The standard output rate is a rate of maximum performance or maximum volume of work produced per unit of time using a standard method. Reaching 100% productive efficiency means you have achieved maximum production efficiency.

Maximum production efficiency can be difficult to achieve. Many businesses try to find a balance between using their resources, the rate of production and the quality of goods produced — without reaching full production capacity.

A closer look at the production possibility frontier

You’ll need to know about the production possibility frontier (PPF) to understand production efficiency. The PPF is a graph that shows all the different combinations of output of goods that can be simultaneously produced using all available resources.

  • Points that lie on the PPF curve (A) illustrate combinations of output that are productively efficient

  • Points that lie inside the curve (B) are productively inefficient

  • Points outside the curve (C) are not attainable with the current resources

The law of diminishing returns and productivity efficiency

The law of diminishing returns is closely linked to productivity efficiency. Production managers take this into consideration when improving variable inputs for increased production and profit.

What is the law of diminishing returns?

The law of diminishing returns is a theory that suggests after you reach an optimal level of capacity, then all things remaining constant, adding an additional factor of production will actually result in smaller increases in output.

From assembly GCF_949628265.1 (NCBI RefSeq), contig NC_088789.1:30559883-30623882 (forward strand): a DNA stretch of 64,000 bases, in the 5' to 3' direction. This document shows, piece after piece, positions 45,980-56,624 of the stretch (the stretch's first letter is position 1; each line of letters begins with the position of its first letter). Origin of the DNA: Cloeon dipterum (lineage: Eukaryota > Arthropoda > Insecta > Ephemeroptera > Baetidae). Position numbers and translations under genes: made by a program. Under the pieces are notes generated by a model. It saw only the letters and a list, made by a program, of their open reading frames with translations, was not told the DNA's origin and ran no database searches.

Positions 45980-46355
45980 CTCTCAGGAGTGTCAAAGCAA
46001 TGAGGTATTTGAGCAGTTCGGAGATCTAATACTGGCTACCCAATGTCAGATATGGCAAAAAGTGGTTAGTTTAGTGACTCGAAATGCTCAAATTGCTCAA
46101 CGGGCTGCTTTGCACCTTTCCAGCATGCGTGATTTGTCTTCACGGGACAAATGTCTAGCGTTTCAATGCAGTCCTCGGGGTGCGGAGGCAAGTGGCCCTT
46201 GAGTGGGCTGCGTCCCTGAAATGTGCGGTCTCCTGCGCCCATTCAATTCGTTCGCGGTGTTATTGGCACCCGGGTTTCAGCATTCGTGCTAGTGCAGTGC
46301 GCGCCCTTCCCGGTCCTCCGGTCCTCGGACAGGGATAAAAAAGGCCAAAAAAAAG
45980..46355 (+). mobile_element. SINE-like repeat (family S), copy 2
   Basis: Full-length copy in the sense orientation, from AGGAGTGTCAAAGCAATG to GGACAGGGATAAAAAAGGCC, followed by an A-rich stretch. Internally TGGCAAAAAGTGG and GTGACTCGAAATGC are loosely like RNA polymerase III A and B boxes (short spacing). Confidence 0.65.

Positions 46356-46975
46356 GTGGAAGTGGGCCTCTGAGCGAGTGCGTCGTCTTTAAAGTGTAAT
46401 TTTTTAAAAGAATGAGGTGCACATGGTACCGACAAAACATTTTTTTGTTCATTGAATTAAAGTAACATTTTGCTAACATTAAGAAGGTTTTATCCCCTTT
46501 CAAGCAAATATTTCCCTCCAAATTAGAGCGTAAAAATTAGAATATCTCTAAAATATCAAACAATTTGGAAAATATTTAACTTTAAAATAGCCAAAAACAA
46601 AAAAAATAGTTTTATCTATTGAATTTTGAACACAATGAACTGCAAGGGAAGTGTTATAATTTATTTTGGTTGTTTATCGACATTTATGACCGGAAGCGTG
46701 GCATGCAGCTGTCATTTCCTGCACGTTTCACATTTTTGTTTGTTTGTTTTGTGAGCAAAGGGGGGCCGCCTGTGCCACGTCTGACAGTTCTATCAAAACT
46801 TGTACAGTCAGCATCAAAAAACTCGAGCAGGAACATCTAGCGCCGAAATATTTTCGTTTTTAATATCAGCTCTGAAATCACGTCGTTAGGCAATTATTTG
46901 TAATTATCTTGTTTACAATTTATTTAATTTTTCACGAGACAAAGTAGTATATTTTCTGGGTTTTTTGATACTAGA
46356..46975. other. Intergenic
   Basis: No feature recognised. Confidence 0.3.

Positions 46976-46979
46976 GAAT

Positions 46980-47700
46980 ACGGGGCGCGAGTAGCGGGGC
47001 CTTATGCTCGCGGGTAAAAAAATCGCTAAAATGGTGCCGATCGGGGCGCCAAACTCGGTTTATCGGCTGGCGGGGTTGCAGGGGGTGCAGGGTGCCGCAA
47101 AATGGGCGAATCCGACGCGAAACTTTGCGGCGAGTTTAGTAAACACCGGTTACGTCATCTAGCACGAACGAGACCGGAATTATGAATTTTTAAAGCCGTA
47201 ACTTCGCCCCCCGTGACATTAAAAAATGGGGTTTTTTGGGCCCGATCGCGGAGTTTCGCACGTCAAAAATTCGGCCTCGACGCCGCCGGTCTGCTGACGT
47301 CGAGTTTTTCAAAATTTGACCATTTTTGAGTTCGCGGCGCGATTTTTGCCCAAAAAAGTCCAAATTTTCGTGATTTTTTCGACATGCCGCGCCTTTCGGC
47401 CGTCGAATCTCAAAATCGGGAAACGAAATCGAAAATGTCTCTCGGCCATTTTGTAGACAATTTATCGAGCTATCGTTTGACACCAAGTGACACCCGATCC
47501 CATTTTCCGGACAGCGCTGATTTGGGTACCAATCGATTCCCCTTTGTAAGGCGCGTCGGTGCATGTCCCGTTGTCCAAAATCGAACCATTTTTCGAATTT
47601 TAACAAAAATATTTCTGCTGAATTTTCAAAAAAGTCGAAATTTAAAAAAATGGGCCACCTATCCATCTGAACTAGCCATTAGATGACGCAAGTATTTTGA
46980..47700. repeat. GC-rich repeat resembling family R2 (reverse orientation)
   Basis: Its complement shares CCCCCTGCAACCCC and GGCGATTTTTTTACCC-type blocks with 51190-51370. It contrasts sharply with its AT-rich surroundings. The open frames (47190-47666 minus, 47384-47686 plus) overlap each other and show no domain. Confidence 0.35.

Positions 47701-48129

The law of diminishing returns is also known as the law of diminishing marginal returns, the principle of diminishing marginal productivity, or the law of variable proportion.

Why do manufacturing productivity levels change?

There are a wide number of reasons why productivity levels change but we’ve narrowed them down to seven main factors:

1. Technical factors

Imagine trying to sew 100,000 shirts without a sewing machine from your bedroom — it’s not the right environment to enable productivity. Technical factors can include having the proper location, layout and size of the plant and machinery, the design of machines and equipment, research and development, factory automation, and more.

2. Production factors

Production should be properly planned, coordinated and controlled. This involves getting the right balance of manufacturing inventory stock, using the right quality of raw materials or components, having a simplified and standardised process and more.